Obama’s Enforcer: Eric Holder’s Justice Department, by John Fund and Hans von Spakovsky (Broadside, 272 pp., $27.99)
If you care at all about justice, you will find John Fund and Hans von Spakovsky’s well-written and thoroughly researched new book highly welcome. It functions like a klaxon, an alarm warning a slumbering public that the nation’s largest and most powerful legal organization is not just thoroughly politicized but effectively out of control.
If, instead, you care more about “social justice” — the distortion of justice that seeks preferred (leftist) real-world outcomes and cares little for process — you will view Obama’s Enforcer not as an alarm but as a road map, a guidebook for hijacking a powerful bureaucracy and reshaping it into an engine of “progress” while building internal firewalls to defeat any externally imposed reforms.
Fund and von Spakovsky outline in painful detail how, under Attorney General Eric Holder, President Obama accelerated the transformation of the Department of Justice into the most powerful partner in an activist-industrial complex that works on virtually every front — not just from the top down, but also from the bottom up — to facilitate the fundamental “transformation” of America that then-candidate Obama promised in October 2008.
While the book catalogues the more prominent scandals — it includes the best, clearest summary of Operation Fast and Furious I’ve ever read — the real spadework is evident in its demonstration of how the Department of Justice not only circumvents democracy, but also enriches its ideological allies and suppresses internal dissent.
Take, for example, the DOJ’s Environment & Natural Resources Division (ENRD) — a division described in the book “as simply an extension of Greenpeace, the Natural Resources Defense Council, or the Sierra Club.” In its zeal to implement a radical environmental agenda, the ENRD is prone to file lawsuits and make legal arguments that are — in the words of one court — “so thin as to border on the frivolous.”
An independent judiciary can theoretically act as a check on the ENRD’s zeal, but what if the game is rigged? One of the book’s most disturbing sections demonstrates how the ENRD actively cooperates with outside advocacy groups to transform environmental law — and also enrich the outside groups with millions of dollars in taxpayer-funded legal fees.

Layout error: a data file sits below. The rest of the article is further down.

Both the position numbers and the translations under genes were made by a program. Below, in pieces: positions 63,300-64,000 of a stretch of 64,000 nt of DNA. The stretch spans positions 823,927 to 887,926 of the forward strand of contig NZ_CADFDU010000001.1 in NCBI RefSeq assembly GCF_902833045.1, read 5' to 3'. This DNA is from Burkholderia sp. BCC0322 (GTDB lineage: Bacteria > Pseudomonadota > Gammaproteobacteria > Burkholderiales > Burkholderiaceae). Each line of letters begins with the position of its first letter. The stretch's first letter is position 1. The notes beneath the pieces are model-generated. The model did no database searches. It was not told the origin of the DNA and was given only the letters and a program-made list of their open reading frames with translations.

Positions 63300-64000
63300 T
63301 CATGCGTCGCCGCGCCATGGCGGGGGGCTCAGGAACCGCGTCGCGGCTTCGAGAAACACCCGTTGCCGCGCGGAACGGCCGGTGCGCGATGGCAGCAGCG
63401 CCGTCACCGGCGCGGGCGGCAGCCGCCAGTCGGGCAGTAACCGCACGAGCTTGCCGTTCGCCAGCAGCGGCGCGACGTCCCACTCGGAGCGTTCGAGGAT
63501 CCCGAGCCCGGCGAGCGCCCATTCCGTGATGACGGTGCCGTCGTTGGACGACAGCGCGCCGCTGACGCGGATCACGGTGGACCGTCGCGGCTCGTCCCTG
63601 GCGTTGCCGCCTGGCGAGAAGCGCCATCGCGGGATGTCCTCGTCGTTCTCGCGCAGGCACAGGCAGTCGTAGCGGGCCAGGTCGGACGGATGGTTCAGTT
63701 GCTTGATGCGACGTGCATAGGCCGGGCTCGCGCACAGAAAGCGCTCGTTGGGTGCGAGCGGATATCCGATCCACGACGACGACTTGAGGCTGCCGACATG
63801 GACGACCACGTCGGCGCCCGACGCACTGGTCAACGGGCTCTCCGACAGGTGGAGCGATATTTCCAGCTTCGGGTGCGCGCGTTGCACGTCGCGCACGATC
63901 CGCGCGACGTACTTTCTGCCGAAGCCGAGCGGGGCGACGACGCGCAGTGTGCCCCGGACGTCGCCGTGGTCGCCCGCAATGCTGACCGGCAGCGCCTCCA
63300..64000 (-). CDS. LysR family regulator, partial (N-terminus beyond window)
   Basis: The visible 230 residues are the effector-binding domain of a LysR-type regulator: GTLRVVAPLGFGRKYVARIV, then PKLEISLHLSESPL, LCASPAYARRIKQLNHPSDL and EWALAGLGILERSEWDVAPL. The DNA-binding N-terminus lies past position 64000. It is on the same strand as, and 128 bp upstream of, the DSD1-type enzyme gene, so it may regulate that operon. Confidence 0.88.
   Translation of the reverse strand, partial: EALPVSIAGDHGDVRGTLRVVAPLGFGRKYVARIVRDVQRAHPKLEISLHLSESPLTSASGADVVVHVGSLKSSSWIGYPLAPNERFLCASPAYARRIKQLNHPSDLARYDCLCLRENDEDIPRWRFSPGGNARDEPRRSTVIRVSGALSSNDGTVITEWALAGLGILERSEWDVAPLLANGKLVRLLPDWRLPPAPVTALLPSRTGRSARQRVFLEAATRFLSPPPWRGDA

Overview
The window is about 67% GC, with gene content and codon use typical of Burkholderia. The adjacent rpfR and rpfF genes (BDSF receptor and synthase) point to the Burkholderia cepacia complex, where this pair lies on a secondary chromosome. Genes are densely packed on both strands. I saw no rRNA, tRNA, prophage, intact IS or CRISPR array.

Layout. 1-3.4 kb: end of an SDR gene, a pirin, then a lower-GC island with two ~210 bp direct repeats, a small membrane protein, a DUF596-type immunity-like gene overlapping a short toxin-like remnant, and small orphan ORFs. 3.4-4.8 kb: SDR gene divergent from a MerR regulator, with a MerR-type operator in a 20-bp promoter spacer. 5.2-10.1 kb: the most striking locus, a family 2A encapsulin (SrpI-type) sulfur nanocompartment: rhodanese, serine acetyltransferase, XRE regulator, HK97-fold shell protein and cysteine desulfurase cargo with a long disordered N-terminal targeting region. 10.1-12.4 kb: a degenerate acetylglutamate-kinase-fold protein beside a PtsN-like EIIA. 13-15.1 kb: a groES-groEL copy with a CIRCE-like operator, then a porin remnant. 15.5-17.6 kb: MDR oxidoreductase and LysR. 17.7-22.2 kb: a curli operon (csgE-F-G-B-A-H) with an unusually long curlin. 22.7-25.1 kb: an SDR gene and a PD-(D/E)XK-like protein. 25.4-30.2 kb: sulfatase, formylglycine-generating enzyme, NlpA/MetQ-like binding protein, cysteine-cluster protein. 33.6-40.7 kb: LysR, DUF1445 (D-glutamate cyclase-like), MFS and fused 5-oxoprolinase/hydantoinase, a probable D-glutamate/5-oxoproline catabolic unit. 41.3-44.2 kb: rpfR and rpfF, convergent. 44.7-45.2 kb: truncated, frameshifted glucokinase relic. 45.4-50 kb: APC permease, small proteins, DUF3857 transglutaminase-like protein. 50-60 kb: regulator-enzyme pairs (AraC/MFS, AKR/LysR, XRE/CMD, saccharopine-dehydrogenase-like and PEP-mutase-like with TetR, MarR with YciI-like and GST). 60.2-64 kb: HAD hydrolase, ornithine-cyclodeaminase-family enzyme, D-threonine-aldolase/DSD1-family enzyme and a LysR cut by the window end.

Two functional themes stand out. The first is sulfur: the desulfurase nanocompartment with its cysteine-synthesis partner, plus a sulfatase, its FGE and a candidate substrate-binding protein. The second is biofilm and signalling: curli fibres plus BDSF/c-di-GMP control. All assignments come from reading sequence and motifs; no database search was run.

Here’s how the scheme works: Unwilling or unable to work through Congress or the conventional regulatory process to pass new environmental laws, a radical environmentalist group (like, say, Earthjustice, the former employer of a past head of the ENRD) files a lawsuit seeking a court order enforcing an entirely new environmental standard. The DOJ, rather than vigorously defend existing law, chooses to surrender and then cooperates with the outside activist group in crafting an agreed settlement that binds the government to new environmental standards. In at least 60 cases between 2009 and 2012, the DOJ, in cooperation with the EPA, chose not to defend against environmentalists’ claims, agreeing instead to settle the lawsuits by signing “consent decrees” that essentially function as new environmental regulations.
This “sue and settle” practice resulted, Fund and von Spakovsky report, in “more than 100 new federal rules, many of which are major rules with estimated compliance costs of more than $100 million annually.” And, because the DOJ and the EPA “lost” the cases (by refusing to mount a defense against the lawsuits), the radical environmental group is entitled to a substantial attorneys’-fee award.
The authors describe the end result as follows: